Electric vehicles make up a tiny fraction of cars in Minnesota. But that is going to change.
Auto manufacturers are increasingly focused on EVs over gas-powered cars, while state and federal lawmakers across the U.S. are promoting EVs as part of a push to reduce carbon emissions from the transportation sector.
In Minnesota, lawmakers are debating a host of changes to state law to prepare for the rise of electric vehicles. But so far in 2021, Republicans who control the Minnesota Senate and Democrats who have a majority in the House have found little common ground on how the state should react to the burgeoning industry.
The GOP has focused on making EV owners pay a substitute fee in place of Minnesota’s gas tax, which pays for road construction; they also want to remove Gov. Tim Walz’s power to set new auto emission standards. DFLers have proposed rebates for electric cars, and hope to prod state government to buy more EVs, fund the purchase of electric buses in the Twin Cities and to put charging stations in state parks.
“I think we all understand that EV transportation is on its way,” said Sen. Dave Senjem, a Rochester Republican who chairs the Senate’s Energy and Utilities Finance and Policy Committee. “It’s the new way, and it will be with us sooner than we think.”
A rising EV industry
There has long been speculation that electric vehicles would eventually compete with gas-fueled counterparts, but those predictions have only lately become closer to a reality in the U.S.
In January, General Motors announced it plans to sell only electric vehicles by 2035. California, the largest auto market, plans to drastically reduce fossil fuel use in transportation by banning the sale of gas-powered cars by 2035.
Minnesota leaders say the state isn’t going to take similar action anytime soon. But Walz is working to implement tougher new auto emission rules that would require manufacturers to provide more cars for sale in the state.
The transportation sector is Minnesota’s largest source of greenhouse gas emissions, outpacing a power grid that has transitioned away from fossil fuels faster than cars and trucks have. In September, there were just 14,484 electric or plug-in hybrid cars in Minnesota and EVs had only a 1.14 percent market share of new sales in 2018 compared to nation-leading California (7.84 percent) and Washington state (4.28 percent), according to the electric car research website EVAdoption.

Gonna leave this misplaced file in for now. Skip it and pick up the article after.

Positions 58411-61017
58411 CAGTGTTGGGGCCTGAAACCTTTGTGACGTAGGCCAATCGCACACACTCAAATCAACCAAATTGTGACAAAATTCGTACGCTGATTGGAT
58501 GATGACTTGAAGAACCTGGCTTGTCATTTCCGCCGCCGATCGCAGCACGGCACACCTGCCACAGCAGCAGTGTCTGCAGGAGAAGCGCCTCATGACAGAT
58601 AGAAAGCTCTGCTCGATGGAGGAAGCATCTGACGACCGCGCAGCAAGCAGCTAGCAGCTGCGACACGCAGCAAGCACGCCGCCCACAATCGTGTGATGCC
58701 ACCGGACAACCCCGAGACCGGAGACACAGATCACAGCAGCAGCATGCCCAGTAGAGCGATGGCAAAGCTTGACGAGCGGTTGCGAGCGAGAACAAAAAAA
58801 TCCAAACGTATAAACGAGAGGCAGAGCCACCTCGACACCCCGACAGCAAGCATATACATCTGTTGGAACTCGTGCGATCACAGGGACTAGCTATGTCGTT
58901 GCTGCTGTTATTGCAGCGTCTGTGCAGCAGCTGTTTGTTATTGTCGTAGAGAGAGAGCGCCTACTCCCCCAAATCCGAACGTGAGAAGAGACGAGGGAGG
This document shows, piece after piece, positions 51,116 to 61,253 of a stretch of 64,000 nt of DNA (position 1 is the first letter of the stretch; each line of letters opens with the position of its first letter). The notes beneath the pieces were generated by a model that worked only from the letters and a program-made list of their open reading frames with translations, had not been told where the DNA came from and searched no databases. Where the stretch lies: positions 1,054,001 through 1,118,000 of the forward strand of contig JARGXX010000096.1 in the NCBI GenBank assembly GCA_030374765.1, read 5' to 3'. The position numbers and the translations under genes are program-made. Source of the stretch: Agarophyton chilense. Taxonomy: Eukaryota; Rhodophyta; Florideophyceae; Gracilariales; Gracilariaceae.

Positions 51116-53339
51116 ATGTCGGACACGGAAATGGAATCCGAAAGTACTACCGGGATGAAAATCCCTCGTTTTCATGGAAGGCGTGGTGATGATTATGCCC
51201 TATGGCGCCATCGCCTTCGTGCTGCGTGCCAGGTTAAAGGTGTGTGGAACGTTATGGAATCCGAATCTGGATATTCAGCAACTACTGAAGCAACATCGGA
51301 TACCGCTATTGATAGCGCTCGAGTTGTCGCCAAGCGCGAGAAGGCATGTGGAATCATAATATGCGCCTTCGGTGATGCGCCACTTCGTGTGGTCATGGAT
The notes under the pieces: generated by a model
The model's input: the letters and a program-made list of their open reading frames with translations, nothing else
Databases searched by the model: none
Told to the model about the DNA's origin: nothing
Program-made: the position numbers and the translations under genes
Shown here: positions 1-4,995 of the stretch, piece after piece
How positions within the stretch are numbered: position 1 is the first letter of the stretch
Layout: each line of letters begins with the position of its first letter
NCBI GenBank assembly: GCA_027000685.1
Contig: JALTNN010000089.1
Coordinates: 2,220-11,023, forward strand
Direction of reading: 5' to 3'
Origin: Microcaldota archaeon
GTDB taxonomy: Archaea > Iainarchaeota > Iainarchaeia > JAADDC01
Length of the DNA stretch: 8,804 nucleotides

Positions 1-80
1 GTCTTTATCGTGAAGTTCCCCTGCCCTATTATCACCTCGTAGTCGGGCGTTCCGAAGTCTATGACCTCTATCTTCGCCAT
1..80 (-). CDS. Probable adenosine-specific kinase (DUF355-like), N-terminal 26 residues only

DFL wants to government to boost EVs
Democrats, who control Minnesota’s House, see electric vehicles as key to slashing carbon emissions and reducing airborne pollutants that cause asthma and other health problems.
DFL leaders hope that encouraging more people — and governments — to buy electric vehicles will speed up a shift away from gas-powered cars. They also hope to spark a more robust market for electric vehicles in Minnesota, which lags behind other states in EV options for sale, particularly outside of the Twin Cities metro area.
“I think government has a role with getting new technology to be adopted and brought down to scale,” said Rep. Jamie Long, a Minneapolis DFLer who chairs the House’s Climate and Energy Finance and Policy Committee. “We’ve seen that work with wind power for instance, where government steps in early and helps with subsidies, bringing the cost down. Right now (wind) can stand on its own, and it’s the cheapest power we have.”
In late February, Long’s committee heard several EV bills. One, sponsored by Rep. Zack Stephenson, DFL-Coon Rapids, would set a new state preference for buying electric vehicles and hybrids. Under current law, state agencies can buy EVs or cleaner-burning vehicles if the cost of the vehicle over its entire life is less or comparable to more traditional cars. Stephenson’s bill says an agency could only reject a cleaner car if it’s incapable of doing the job (like a snow plow) or if its life-cycle cost is more than 10 percent higher than a vehicle with more pollution.
In 2020, the 23 cabinet-level Minnesota agencies and the Met Council owned 37 electric vehicles, 116 plug-in hybrids and 1,148 hybrids in its light vehicle fleet, according to the Minnesota Department of Administration. That’s up from 13 EVs, 18 plug-in hybrids and 491 hybrids in 2017. The light fleet has 5,402 vehicles, most of which are hybrids or run on E85.